This companionship perhaps started the shift in Chad’s thinking. The serial winner gradually became the serial encourager of other golfers, a quality Chad is known for to this day.
Chad says: “It hasn’t really stopped, to be honest with you. The following couple of years I had quite a few amputee golfers come up to me saying, ‘Hey, this is really cool what you’re doing. You’ve inspired me to start in golf,’ or others, to work harder on their game. It was very touching for me. I’m just playing an individual sport for my own reasons, but then I saw the bigger impact, that what I was doing was impacting on other people’s lives.
“After a couple of years, that became a bigger goal to me than winning tournaments. To touch the lives of other people and help inspire other wounded veterans or new amputees or people with a disability. That’s one of the great things about golf, it doesn’t matter if you’re injured. It’s a game that everybody can enjoy because of the handicap system, you can all have a good match with no matter who you play with. So that was huge for me, just trying to get more people into the game of golf.”
Chad speaks well about how competitive golf for players with a disability at the highest level is helping to grow awareness of what is possible for all golfers with impairment, even brand new players. He mentions the European Tour’s welcoming of EDGA players to take part in tournaments alongside world famous names in events in Scotland and Dubai. Golf Australia has done the same and Chad was talking to us after being introduced to the crowd at the Presidents Cup between the USA and the International Team, while the week before he was competing in the AAAC Championship as part of the Australian Open. He believes similar opportunities will happen soon in the US and says the recently introduced World Ranking for Golfers with Disability (WR4GD) is a major driver to increase awareness (Chad is currently ranked number eight).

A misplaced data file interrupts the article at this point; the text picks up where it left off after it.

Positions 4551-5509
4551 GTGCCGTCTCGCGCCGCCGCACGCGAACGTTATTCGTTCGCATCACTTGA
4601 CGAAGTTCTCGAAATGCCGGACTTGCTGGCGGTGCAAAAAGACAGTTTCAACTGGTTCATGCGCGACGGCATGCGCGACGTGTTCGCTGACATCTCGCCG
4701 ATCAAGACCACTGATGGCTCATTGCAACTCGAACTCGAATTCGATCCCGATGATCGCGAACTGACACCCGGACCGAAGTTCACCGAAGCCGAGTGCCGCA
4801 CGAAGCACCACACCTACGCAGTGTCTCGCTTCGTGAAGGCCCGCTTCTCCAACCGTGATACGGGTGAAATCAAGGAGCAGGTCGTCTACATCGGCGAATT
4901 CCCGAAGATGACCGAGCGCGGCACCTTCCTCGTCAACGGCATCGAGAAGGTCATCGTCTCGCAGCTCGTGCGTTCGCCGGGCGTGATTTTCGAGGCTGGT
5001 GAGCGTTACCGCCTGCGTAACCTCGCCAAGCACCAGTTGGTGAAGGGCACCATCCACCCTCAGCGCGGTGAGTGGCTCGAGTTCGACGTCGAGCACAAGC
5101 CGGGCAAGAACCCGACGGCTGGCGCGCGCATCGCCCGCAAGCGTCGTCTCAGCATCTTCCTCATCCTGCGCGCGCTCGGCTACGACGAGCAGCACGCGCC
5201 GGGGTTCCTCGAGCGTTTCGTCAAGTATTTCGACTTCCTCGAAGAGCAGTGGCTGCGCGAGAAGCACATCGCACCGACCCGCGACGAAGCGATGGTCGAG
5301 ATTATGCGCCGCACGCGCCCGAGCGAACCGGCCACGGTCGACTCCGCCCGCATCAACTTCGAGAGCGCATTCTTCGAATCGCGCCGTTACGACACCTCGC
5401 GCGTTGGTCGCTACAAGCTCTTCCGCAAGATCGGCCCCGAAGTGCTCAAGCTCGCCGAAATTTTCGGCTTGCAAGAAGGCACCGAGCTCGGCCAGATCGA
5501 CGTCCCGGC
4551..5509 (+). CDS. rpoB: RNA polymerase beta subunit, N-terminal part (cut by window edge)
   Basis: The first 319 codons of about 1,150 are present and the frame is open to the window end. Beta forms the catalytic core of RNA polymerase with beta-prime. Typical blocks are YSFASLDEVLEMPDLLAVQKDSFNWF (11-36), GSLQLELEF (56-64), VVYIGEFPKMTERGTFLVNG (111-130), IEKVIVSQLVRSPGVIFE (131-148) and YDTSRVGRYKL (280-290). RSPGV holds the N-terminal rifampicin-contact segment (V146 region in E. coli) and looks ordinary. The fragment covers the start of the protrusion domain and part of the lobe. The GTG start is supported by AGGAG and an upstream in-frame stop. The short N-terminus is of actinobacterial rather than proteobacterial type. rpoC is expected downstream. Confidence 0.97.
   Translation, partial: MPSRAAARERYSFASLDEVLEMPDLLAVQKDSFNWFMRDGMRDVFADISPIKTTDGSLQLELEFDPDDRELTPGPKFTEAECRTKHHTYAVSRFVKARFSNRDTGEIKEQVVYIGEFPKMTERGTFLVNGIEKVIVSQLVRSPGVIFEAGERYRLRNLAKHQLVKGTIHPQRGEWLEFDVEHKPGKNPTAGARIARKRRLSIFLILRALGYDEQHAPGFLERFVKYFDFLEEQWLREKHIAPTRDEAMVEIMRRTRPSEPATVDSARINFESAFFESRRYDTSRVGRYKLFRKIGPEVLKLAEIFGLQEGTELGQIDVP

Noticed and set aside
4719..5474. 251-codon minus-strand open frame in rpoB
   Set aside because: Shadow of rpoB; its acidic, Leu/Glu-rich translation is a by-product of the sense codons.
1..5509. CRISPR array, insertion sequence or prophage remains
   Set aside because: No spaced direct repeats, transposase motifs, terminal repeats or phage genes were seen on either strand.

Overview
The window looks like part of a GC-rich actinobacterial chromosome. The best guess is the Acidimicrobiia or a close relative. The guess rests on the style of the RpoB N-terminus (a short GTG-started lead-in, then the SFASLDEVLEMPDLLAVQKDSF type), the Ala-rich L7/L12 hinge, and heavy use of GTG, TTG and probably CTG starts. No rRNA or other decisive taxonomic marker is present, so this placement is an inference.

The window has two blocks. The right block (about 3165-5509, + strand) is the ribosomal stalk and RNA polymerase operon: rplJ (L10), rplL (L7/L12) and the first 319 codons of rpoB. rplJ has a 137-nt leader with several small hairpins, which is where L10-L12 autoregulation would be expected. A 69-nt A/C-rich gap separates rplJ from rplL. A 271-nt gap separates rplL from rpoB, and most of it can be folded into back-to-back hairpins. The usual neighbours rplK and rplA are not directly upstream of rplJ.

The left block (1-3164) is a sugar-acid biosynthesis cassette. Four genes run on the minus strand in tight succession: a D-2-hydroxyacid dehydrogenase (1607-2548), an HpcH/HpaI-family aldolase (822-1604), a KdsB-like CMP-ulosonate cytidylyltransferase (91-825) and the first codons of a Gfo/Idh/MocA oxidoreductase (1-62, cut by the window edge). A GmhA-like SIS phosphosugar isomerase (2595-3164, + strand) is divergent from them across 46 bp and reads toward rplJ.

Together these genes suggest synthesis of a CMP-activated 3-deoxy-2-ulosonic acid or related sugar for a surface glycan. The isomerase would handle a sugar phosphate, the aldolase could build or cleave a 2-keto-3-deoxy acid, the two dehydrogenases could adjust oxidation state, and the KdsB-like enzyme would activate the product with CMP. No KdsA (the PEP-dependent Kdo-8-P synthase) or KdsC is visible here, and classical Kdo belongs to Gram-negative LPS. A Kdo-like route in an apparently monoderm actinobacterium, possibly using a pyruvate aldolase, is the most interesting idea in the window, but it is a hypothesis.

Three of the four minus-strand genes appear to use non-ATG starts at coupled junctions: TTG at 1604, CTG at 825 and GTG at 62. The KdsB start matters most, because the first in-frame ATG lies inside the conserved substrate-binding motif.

“This all gives us a platform to say hey, check out these tournaments… Whether they want to play for World Ranking points or not, you meet great people. It’s just huge for the game of golf and for disabled golf.
“I see nothing but great things in the future.”
For other people who may find themselves in a similar situation as he did after his military incident, Chad’s advice is heartfelt and is based around the redemptive power of sport.
“The possibilities of personal endurance and the overcoming of obstacles are endless. It’s really amazing what the human body can do and what the human mind is capable of. Whether it is fishing, hunting, it really doesn’t matter. If you find a passion in life, pursue it. I would highly recommend golf just because you can enjoy it until the day you die. You can be two or 102, you can always enjoy golf. So just push yourself to the limits, set those goals, have dreams. It’s pretty cool what people can do, especially when they set goals; it’s amazing what you can accomplish.”
Great advice from a man who found himself injured and vulnerable and looking up at a rock-climbing wall in rehab, waiting for a prosthetic leg to arrive. Instead of saying ‘How’, he said ‘When’ and set himself the goal to climb it. Though his goals are different now, Chad is still climbing.